“We understand Amazon could have chosen anywhere in New Jersey to build its new distribution center, and we are fortunate to have the infrastructure and resources to meet their needs and consummate one of the most sought-after business partnerships in recent memory,” Robbinsville Mayor Dave Fried said in a statement. “With hundreds of new jobs and the tax revenue for our township, we are obviously thrilled Amazon chose Robbinsville.”
Alongside the $30 million and $40 million in additional annual tax revenue the state will collect after the e-commerce giant begins charging a 7 percent sales tax on July 1, Christie said in a statement the first phase of Amazon’s development pledge “will spur growth and investment for the Garden State and our local economies while bringing meaningful job creation opportunities for New Jersey’s families.”
In May, Amazon forecasted it will split 1,500 new full-time hires this year between its two planned New Jersey warehouses, and Mercer County Executive Brian M. Hughes said in a statement, “I’m confident they will find hardworking, desirable candidates for those jobs right here in Mercer County.”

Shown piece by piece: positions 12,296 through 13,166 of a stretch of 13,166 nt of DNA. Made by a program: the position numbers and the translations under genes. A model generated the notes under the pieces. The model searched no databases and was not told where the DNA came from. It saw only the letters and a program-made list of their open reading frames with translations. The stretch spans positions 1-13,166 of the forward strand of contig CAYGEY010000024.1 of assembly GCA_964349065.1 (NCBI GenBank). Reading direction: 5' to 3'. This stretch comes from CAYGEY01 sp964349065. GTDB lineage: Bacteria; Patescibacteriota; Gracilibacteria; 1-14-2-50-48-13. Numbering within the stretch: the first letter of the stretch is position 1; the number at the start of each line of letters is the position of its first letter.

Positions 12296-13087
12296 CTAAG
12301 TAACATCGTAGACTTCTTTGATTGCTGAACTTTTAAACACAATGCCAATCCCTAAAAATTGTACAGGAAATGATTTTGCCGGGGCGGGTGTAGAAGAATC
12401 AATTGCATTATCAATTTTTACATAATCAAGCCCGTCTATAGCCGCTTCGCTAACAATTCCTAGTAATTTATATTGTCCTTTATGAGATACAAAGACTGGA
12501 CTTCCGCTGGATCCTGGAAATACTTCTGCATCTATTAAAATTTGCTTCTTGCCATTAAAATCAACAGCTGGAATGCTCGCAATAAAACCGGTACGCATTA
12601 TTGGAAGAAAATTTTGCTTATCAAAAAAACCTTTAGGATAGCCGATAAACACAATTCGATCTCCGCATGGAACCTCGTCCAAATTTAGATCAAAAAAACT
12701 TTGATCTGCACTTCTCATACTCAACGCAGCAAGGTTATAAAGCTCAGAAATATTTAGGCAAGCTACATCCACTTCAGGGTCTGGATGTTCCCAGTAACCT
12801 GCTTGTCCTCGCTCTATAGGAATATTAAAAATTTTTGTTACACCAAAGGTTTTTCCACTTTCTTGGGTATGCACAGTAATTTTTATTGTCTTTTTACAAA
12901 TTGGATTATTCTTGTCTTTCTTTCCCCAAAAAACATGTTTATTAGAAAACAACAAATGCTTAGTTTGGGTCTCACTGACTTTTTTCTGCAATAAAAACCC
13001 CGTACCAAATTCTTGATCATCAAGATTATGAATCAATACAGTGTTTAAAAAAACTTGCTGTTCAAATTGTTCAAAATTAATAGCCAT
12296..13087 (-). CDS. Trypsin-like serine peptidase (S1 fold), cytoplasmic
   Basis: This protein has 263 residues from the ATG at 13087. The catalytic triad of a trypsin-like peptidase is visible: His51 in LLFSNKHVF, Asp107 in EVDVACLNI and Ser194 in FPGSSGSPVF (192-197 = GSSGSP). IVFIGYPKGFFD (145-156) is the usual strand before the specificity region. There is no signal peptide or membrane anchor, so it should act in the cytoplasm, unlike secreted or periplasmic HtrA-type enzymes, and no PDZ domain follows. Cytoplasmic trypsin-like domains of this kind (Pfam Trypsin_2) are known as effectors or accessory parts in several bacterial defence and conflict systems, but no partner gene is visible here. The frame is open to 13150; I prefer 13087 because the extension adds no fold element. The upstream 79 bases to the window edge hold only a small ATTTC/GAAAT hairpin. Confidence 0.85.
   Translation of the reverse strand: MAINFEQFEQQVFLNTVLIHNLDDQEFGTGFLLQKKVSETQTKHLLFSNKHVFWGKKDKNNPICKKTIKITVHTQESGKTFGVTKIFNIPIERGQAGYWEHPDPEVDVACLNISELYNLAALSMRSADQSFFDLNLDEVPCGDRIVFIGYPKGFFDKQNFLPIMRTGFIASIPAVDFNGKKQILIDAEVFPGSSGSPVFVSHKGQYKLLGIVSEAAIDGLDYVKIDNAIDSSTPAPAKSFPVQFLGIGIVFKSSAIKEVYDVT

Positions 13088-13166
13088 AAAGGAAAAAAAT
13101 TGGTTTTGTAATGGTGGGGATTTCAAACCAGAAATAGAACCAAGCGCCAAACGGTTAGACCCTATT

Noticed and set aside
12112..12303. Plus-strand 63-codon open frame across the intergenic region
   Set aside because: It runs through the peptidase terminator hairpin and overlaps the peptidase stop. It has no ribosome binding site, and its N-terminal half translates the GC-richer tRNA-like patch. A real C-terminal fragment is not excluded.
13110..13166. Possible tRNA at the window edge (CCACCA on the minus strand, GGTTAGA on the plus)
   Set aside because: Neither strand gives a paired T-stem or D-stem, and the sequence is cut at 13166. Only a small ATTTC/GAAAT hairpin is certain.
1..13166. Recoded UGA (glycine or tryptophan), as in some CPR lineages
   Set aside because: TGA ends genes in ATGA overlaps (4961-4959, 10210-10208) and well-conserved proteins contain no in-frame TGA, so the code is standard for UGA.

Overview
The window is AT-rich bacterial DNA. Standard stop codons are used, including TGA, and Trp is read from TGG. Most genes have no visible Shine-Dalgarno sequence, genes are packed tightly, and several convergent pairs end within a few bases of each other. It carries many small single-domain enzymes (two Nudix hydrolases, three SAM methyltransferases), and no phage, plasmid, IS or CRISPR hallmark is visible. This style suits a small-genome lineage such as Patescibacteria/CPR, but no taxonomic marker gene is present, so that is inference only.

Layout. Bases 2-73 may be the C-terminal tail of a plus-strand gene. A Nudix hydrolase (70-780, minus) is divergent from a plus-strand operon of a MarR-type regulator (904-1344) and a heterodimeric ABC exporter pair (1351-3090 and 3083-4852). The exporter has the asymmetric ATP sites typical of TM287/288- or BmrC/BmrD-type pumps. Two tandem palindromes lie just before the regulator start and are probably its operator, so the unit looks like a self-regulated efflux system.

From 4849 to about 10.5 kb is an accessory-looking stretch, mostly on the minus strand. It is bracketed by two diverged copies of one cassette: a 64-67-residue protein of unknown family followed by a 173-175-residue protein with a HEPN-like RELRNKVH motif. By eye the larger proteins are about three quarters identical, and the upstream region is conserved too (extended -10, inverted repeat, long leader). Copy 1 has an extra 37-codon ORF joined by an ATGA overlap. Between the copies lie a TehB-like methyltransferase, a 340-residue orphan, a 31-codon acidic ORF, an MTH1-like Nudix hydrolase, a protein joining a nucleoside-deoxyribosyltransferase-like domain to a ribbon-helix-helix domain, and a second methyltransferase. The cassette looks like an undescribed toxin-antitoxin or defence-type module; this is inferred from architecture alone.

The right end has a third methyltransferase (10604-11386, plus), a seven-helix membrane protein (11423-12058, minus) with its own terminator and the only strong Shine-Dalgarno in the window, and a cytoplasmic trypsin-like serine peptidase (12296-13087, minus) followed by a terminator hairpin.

Private equity firm KTR Capital Partners — which has previously worked with Amazon on warehouse developments in other states — is building the project on a site near New Jersey Turnpike Exit 7A that KTR purchased from Matrix Development for $20 million in December, according to public documents.
On Nov. 8, the Robbinsville council approved a fixed 20-year, $22 million payment in lieu of taxes agreement for KTR, of which the township will keep an estimated $14 million.
In May, Amazon committed to invest $130 million between its two planned warehouse projects on New Jersey soil, though total investment in the Robbinsville development will exceed $200 million.
NJBIZ Grapevine first reported Robbinsville as a possible site in October 2012, and reported details of the deal last month. Amazon has not yet announced the status or location of its second planned 1 million-square-foot warehouse, though NJBIZ Grapevine previously reported the company had been looking at Prologis-owned sites in Elizabeth and Carteret.